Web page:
'The Hunger Games' ignites the ALA's list of most challenged books
Many of the complaints leveled against "The Hunger Games" books focused on the film version directed by Gary Ross.
April 9th, 2012
06:27 PM ET

'The Hunger Games' ignites the ALA's list of most challenged books

By Stephan Lee, EW.com

(EW.com) - "The Hunger Games" movie may not have had trouble earning a PG-13 rating, but many parents and educators are wondering whether the best-selling book trilogy belongs on library shelves.

The American Library Association's Office for Intellectual Freedom released its annual list of most frequently challenged books of 2011 yesterday, and the increased popularity of Suzanne Collins' dystopian saga - in large part fueled by buzz surrounding the blockbuster film - drove the books higher on the list. In 2010, only the first novel cracked the top ten at number five. In 2011, all three books occupy the number three position, and the complaints have grown more varied: "anti-ethnic; anti-family; insensitivity; offensive language; occult/satanic; violence."

The ALA keeps track of challenges filed and counted 327 reported attempts to restrict or remove books from schools and libraries in 2011. The association defines a challenge as "a formal, written complaint filed with a library or school requesting that a book or other material be restricted or removed because of its content or appropriateness."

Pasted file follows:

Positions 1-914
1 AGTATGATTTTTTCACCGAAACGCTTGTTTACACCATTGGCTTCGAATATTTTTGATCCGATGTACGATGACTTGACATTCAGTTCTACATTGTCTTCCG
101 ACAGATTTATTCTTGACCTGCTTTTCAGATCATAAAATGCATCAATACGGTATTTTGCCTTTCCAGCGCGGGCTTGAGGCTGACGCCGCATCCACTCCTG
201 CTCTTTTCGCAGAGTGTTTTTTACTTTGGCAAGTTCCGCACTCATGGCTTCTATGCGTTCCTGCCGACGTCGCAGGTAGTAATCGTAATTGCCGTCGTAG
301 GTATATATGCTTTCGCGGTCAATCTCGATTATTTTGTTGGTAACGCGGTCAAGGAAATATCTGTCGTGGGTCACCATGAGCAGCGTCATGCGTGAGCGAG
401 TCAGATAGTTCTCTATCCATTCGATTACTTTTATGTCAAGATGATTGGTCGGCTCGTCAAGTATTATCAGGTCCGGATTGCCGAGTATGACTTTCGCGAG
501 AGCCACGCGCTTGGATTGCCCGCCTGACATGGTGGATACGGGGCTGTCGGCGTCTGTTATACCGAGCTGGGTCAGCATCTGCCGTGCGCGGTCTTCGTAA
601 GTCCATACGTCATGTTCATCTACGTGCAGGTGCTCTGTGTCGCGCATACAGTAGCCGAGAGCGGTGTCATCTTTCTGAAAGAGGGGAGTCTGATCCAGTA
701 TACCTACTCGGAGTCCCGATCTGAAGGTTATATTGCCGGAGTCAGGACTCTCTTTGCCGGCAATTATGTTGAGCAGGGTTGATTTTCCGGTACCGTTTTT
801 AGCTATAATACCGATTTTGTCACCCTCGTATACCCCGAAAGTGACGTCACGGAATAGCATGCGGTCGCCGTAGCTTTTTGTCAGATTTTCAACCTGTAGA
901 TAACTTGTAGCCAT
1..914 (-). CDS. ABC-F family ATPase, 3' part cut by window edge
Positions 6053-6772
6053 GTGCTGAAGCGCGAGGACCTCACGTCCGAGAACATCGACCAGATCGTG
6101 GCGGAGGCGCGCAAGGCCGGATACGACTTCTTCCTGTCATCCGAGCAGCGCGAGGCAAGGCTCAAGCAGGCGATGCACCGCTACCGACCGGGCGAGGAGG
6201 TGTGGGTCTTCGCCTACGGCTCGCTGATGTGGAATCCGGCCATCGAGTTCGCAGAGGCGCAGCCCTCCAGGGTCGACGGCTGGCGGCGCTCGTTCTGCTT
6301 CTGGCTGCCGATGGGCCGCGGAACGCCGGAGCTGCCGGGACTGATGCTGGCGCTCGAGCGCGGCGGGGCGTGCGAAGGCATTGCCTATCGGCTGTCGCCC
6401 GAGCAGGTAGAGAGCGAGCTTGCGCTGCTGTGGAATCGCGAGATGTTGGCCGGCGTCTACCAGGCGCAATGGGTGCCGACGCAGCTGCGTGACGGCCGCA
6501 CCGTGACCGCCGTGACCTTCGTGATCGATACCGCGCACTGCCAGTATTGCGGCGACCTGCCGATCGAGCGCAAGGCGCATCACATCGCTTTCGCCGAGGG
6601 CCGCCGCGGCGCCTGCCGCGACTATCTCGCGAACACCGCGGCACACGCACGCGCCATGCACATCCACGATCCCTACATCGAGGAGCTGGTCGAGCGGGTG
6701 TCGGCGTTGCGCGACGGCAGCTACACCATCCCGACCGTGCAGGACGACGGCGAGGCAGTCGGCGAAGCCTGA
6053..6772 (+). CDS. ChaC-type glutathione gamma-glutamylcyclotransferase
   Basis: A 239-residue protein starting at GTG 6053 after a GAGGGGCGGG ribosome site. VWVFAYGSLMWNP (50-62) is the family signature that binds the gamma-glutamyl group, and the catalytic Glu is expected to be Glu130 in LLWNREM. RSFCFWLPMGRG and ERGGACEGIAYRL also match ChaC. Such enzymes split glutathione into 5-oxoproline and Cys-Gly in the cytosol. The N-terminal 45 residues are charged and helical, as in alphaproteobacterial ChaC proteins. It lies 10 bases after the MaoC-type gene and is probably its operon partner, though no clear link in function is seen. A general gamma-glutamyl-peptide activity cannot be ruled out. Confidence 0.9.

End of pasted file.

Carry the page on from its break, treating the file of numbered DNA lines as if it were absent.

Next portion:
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April 3rd, 2012
01:28 PM ET

Review: 'Bully' is eye-opening

By Owen Gleiberman, EW.com

(EW.com) - Harvey Weinstein never met a ratings controversy that he couldn't massage into a publicity campaign.

He did it in the '90s, when he turned up the heat on the teensploitation psychodrama "Kids," all because the film received a rating of NC-17 (which it probably deserved). He did it two years ago, when the downbeat-sexy "Blue Valentine" got slapped with the same scarlet letter (which it didn't deserve at all).

But in the case of "Bully," Weinstein isn't just mounting a PR blitz - he's fighting the good fight. The movie is a sensitive and eye-opening documentary about the epidemic of bullying in American public schools. It's a film that would do well to be seen by as many teenagers as possible, and Weinstein had wanted to show it in schools. Yet "Bully" received an R rating, all because the F-word is used in it a handful of times. The Weinstein Co. has now decided to release "Bully" unrated. This doesn't solve the problem, since some theaters refuse to show unrated movies. So the very audience that Bully was made for still might have a hard time getting near it.

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